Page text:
Truex enjoys "the biggest win of his career"

After a long road back personally and professionally, Truex' Pocono win is one for the ages.

Martin Truex Jr. wasn’t exaggerating when he called Sunday’s victory at Pocono Raceway “the biggest of his career”. 

If nothing else, his third win in 347 Sprint Cup starts was by far the most cathartic. 

Truex, who turns 35 on the 29th of this month, joined Furniture Row Racing at the end of the 2013 season. It was the driver’s third fourth team in seven seasons — hardly the path Truex expected to take after winning consecutive titles in what is now NASCAR’s XFINITY Series in 2004 and 2005. 

But when Michael Waltrip Racing lost the NAPA sponsorship following the infamous “Spingate” incident at Richmond International Raceway in 2013, Truex lost his ride as well. While he did his best to remain optimistic, it was his long-time girlfriend Sherry Pollex assured Truex that everything would be alright. 

“I kind of believed her,” Truex said. “I tried my hardest to, didn't I. You know, I did believe in her, but I just knew it was going to take a lot of work. I knew it was going to be a tough road to get back.”

The long road

After a tough transition going from Dale Earnhardt Inc., where Truex won his titles and enjoyed a successful run with Bono Manion, to Ganassi Racing, where nothing seemed to click, the driver had built a strong foundation at MWR with Chad Johnston as his crew chief. Truex had found consistency again. He qualified for the Chase in 2012 and returned to Victory Lane the following season after a six-year absence. 

The debacle at Richmond could not have come at a worse time for an unemployed driver. But Truex “felt lucky”. And indeed he was. Kurt Busch, who had elevated the Denver-based to team to a new level after qualifying for Chase, announced he was leaving at the end of 2013 to form a new race team at Stewart-Haas Racing. A year earlier, the No. 78 Furniture Row Racing team might not have been on Truex’ list as a potential employer, but it was on his radar now.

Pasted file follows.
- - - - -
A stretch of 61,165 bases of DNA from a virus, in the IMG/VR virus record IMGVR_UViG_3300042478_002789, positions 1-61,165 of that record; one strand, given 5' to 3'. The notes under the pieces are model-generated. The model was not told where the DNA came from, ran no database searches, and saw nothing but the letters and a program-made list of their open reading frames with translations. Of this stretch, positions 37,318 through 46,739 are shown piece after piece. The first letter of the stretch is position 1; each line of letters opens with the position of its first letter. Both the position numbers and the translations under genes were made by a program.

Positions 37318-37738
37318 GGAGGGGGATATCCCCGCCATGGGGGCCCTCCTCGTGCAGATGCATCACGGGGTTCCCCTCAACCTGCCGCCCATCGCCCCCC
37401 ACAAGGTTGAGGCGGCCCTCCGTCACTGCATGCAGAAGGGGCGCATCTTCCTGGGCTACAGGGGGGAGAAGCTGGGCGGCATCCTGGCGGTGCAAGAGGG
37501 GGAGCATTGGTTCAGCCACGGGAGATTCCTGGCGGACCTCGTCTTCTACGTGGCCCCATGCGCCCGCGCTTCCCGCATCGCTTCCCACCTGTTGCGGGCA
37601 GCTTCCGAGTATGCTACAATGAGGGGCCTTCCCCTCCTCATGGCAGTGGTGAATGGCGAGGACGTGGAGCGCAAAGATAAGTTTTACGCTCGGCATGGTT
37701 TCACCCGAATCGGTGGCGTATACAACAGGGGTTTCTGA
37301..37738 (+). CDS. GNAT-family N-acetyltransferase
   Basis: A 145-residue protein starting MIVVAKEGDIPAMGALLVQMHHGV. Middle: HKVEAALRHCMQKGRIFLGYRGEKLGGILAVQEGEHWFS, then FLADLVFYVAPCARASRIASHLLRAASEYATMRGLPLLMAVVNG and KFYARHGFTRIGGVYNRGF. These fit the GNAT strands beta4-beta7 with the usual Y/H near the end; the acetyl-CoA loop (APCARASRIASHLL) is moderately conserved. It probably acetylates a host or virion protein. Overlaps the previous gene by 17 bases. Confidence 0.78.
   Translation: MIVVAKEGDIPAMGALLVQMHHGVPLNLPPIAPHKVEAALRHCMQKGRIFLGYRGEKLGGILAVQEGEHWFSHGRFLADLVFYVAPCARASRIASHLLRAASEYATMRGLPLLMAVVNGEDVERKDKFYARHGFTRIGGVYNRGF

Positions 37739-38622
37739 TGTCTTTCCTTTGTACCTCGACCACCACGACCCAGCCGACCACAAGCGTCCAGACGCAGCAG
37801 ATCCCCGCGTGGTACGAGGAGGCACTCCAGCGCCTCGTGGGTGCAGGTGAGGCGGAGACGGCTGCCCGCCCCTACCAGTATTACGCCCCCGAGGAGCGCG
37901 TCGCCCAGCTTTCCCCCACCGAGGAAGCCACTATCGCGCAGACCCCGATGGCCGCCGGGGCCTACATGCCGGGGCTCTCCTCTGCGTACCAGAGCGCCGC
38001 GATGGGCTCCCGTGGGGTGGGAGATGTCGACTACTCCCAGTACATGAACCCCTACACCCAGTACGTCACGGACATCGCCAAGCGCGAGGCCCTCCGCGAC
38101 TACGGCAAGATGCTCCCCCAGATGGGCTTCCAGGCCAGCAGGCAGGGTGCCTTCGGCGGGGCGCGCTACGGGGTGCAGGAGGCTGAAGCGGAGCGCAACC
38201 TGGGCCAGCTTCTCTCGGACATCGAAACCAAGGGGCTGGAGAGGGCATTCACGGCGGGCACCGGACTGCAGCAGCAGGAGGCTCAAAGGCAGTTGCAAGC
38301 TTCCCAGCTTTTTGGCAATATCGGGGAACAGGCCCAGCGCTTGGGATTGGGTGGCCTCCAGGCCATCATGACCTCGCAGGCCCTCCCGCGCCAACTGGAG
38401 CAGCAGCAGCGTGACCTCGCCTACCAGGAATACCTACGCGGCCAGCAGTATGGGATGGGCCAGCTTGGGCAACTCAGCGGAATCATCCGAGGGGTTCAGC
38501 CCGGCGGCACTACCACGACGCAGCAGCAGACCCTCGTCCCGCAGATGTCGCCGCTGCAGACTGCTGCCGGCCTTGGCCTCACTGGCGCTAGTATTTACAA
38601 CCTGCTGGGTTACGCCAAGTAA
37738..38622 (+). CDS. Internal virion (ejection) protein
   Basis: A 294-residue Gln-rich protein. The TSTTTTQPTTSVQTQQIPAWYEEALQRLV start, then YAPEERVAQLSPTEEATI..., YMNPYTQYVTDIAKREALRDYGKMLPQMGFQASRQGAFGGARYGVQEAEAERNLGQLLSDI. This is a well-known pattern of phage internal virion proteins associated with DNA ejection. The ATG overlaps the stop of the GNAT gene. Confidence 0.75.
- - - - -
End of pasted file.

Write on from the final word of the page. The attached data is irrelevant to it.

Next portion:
“At the end of the that season I felt really fortunate that there was a great ride open with the 78,” Truex said. “They were just coming off their best year ever, and went into last year honestly feeling like, okay, this is going to be good.”

Unfortunately, for Truex and the team, it wasn’t. Although he started on the front row for the 2014 Daytona 500, the engine of the No. 78 Chevy failed after 30 laps and it was downhill from there. Truex acknowledged the transition to Furniture Row “might take a little time to get things figured out”. He tried to remain optimistic, hoping “to pick up kind of where I left off,” but as the driver concluded, “it was just the complete opposite.”  

“It was just miserable.  Nothing went our way, nothing ‑‑ we had no speed.  We couldn't make the cars work; they felt terrible to me.  They were so inconsistent, you just never knew what you were going to get.”

The detour